I was not about to go to the police. The collapse of Communism left a great, lawless vacuum in the country that was filling up fast with gangsters and oligarchs. The Moscow police were notoriously corrupt, and at best they’d see me, a lone American girl, as an easy source of revenue. So was I going to singlehandedly launch a campaign against the Azeri mafia in order to avenge Hussein? Go around asking nosy questions about the men who had attacked me? I didn’t know what to do so I didn’t do anything, except decide that I had to get out of the dorms as soon as I could. And to do that, I’d have to find a job. I was 22 and had a brand-new degree in Russian and another one in religion. No one in college ever talked to me about what kind of job I’d get after I graduated. I think it made it them too sad.
“Where could I find a job?” I wondered. I looked around my room. Spiral notebooks, an ashtray. A magazine called the Moscow Guardian, given to me yesterday by one of my neighbors. It was an English-language magazine written mainly for Westerners and New Russians, and the people who wrote it were paying attention. They understood what living here was like. Plus, it had classifieds. I looked at them and saw ads for petroleum marketers and attractive secretaries. I was neither of those. There was also a big ad that said “Writer Wanted.” The Moscow Guardian was looking for a writer.
“You could do that,” I thought. “If you were a writer.”
I wasn’t a writer. I was just someone who wrote stuff down. There was a difference. Writers carried little notebooks with them everywhere, and kept a daily journal, something I was too undisciplined to do. Writers had credentials, and publication records. Ascots. But not me. I had chosen a different path. I’d chosen Russian because I’d grown up during the Cold War and wanted to understand the country that shadowed my childhood like a mushroom-shaped cloud. I wanted to know the people who were capable of the sacrifices I’d read about in the history of World War II. And I wanted to study Dostoevsky, because I loved him.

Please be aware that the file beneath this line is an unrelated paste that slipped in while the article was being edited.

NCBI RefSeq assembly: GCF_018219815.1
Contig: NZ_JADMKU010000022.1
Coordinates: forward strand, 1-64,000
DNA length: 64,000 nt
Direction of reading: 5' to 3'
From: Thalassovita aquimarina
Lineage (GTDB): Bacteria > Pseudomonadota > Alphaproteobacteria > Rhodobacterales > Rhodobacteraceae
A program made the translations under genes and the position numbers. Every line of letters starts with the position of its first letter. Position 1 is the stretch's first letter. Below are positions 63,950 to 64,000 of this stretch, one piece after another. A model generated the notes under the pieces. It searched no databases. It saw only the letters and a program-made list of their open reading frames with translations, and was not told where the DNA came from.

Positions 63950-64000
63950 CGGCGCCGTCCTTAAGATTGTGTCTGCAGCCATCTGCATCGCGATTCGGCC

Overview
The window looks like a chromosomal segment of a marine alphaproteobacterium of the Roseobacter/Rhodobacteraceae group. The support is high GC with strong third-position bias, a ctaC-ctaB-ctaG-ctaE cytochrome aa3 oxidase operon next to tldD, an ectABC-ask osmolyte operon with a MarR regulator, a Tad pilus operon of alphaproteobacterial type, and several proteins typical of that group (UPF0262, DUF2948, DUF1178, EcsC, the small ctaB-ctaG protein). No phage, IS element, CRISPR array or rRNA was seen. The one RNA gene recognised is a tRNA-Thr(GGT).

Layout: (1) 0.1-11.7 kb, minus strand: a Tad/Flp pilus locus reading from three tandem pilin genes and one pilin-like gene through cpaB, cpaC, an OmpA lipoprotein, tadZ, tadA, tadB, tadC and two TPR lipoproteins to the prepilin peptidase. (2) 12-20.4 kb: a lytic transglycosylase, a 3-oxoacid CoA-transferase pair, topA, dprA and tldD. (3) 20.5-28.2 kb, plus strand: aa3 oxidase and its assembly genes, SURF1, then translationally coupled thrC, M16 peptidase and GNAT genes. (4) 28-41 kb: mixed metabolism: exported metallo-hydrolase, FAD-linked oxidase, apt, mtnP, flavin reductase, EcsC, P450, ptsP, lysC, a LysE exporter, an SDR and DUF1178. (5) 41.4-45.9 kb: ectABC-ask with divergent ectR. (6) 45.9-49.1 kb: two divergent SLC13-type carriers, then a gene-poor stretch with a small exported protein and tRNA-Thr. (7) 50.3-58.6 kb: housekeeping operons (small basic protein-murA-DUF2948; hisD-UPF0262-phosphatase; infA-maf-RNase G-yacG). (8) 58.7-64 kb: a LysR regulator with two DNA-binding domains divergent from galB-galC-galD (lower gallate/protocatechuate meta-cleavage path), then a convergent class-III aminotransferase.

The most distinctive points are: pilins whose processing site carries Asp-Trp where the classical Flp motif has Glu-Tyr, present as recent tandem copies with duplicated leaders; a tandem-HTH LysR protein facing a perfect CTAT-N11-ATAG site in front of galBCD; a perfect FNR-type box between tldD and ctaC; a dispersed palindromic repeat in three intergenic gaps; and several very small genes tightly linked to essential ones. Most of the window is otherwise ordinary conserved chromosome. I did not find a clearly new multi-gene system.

“That sounds great,” I thought, “but it’s mainly bullshit.” I had chosen Russian because I had almost failed high school French, which would have kept me from graduating. I was terrified of my university’s language requirement. I was not going to be able to learn a language. I was too lazy to do it. I’d fail, and then I’d feel like a fuck-up, especially if I took something that was supposed to be easy, like Spanish.
“But what if I took something hard and failed?” I thought. “Everyone would be like, ‘of course you failed. It was hard.’”
Studying Russian had the added benefit of immediately conferring gravitas upon me. I didn’t have to worry about whether or not I had any depth, or whether I was interesting. I had the stories to prove it. I laid the magazine aside. Underneath it was my spiral notebook, the last of the eight pages I’d written about Galina’s home remedies.
“Why not,” I thought. I picked up the magazine again and went downstairs.
“This is Jason Stanford,” said the voice on the other end of the line.
“My name is Robin,” I said. “And I’m calling about your ad for writers. I have a story that I have written. Maybe I could come in and show it to you.”
“Uh, well,” said Jason, “Why don’t you come in and bring your resume?”
“Oh. I don’t have a resume.” I worked part-time hourly jobs in college, ones you found in the newspaper. Resumes were for people who could tolerate ironing.
There was a silence on the other end of the phone. Then Jason said, “OK then. Just write down what you’ve done on a piece of paper and bring that in.”
We scheduled a meeting and I hung up the phone. I was sick with hope and excitement. This opportunity was like the sun. It would burn me up if I looked directly at it. I had to move fast. I rushed back upstairs to make a cup of tea and get to work on my story. On the way home from school, I’d bought a bag of Georgian tea from the perpetual line of old ladies standing in front of the metro, selling whatever they had. This would be perfect. I’d sit in my room in Moscow and drink strong tea and work on my story and prepare for my interview for a job as a writer at the Moscow Guardian. This was exactly what I’d hoped my life would be like.